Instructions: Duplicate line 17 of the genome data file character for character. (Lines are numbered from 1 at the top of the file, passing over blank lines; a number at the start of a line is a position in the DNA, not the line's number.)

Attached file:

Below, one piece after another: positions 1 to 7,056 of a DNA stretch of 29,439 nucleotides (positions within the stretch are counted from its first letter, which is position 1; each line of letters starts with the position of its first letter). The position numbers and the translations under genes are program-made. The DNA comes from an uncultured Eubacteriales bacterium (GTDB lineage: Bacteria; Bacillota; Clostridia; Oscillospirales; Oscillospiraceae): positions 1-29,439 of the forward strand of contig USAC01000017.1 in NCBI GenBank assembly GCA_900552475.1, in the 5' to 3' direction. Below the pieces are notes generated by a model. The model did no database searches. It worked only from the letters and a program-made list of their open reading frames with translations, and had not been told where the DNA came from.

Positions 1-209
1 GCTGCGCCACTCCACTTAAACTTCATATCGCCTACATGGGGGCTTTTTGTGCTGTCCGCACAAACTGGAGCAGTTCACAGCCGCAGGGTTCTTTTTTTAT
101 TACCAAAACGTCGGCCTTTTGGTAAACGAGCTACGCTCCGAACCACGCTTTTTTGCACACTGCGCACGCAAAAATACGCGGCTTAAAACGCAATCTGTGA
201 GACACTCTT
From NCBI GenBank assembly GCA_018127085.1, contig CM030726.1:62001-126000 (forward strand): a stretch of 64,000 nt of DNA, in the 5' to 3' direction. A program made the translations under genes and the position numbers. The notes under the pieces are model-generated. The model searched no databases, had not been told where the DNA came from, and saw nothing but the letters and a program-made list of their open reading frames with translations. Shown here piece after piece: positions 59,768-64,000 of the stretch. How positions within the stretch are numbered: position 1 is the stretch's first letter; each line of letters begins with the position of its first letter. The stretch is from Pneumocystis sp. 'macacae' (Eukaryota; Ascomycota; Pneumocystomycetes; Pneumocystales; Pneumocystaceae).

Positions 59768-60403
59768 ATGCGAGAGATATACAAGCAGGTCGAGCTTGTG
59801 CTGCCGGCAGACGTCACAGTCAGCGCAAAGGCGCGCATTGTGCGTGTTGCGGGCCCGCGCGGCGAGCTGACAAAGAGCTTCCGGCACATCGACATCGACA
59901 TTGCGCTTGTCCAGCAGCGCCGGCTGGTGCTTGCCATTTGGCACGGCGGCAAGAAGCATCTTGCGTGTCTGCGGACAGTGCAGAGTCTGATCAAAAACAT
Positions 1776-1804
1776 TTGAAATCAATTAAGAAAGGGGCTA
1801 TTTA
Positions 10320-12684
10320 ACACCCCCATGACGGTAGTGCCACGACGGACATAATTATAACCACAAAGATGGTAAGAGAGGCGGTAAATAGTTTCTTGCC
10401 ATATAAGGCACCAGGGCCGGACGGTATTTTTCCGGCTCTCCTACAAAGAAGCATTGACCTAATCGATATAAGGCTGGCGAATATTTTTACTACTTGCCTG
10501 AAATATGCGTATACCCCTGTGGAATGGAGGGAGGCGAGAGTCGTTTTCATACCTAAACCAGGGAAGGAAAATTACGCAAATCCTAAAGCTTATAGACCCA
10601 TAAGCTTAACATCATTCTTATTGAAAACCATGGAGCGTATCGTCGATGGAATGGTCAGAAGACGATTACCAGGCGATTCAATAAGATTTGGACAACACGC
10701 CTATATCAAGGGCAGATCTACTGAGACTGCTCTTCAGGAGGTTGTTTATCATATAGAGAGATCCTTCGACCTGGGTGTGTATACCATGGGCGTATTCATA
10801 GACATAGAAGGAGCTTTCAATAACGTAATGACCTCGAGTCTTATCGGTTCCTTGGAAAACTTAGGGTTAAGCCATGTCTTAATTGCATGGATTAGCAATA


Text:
10501 AAATATGCGTATACCCCTGTGGAATGGAGGGAGGCGAGAGTCGTTTTCATACCTAAACCAGGGAAGGAAAATTACGCAAATCCTAAAGCTTATAGACCCA